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We already had the year of the Linux desktop


I love the illustration for a Linux Haxor story, Obligatory Year-End Positive Linux Predictions. It features Bart Simpson at the school blackboard, which is covered with “Year of the Linux desktop.” I understand all too well how people can tire of endless predictions that this (fill-in-the-blank) year will be the year of the Linux desktop. There’s only one problem with all these predictions. We’ve already had the year of the Linux desktop.

For me, it’s been the ‘year’ of the Linux desktop since 1995. That’s when I started using Linux on a regular basis. My first distribution was Slackware. Slackware is still around, and it’s still a fine Linux for people like me who came to Linux from Unix.

Let’s get real though. There have never been that many people to whom the arguments over whether the Bourne, C, Korn, or Bash shells were the best desktops really mattered. I still maintain, however, that Korn is the best since you can do serious programming in it while maintaining backwards compatibility. OK, so that kind of thing still matters to me and to other die-hard Linux/Unix users, but no one else really cares.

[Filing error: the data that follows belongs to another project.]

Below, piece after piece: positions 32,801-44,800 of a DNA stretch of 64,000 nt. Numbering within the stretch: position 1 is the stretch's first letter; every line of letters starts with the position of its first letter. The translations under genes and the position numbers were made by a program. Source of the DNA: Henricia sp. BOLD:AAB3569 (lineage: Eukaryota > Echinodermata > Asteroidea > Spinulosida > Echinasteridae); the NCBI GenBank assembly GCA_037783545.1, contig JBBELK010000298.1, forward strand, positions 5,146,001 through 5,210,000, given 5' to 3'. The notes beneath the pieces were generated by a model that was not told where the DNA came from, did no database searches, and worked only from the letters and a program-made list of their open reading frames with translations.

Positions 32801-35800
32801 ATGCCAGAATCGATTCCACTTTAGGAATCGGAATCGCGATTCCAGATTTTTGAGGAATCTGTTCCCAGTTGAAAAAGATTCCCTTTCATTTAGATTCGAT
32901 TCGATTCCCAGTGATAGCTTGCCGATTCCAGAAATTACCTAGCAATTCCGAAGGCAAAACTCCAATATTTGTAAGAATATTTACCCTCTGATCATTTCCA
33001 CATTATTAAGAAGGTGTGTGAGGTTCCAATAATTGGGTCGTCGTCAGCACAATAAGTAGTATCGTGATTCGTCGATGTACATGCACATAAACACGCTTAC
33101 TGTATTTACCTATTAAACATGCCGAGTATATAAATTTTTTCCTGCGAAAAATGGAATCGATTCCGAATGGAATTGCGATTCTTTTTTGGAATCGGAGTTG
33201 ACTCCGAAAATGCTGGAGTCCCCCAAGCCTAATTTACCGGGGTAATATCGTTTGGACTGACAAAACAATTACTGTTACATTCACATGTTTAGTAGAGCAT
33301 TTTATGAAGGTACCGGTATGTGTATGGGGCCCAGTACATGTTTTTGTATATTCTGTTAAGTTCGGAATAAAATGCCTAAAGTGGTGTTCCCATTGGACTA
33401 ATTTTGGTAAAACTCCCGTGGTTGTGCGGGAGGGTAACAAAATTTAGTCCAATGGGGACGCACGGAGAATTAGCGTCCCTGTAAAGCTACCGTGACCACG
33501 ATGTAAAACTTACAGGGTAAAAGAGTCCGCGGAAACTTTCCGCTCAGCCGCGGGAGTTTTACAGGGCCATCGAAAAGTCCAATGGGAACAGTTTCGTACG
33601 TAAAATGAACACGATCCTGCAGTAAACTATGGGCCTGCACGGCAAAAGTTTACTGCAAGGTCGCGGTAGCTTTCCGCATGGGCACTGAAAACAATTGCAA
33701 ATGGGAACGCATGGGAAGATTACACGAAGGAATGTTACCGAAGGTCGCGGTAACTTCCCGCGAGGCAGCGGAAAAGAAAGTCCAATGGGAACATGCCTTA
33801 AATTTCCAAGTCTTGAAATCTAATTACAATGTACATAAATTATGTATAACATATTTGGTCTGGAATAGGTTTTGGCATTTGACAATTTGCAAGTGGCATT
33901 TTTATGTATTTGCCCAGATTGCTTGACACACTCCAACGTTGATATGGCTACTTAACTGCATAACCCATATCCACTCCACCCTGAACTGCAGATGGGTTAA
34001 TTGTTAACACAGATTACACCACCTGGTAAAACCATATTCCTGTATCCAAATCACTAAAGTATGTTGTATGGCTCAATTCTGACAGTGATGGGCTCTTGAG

For most users, I think 2005 was the year of the Linux desktop. That was the year that Novell introduced SLED (SUSE Linux Enterprise Desktop) 9.3. What was important about that? It was the first desktop Linux, in my opinion, that you could put down in front of an office-worker and expect them to get up to speed on it as quickly as they would on Windows and get just as much work done.

In other words, 2005 was the year that the Linux desktop became a business desktop.

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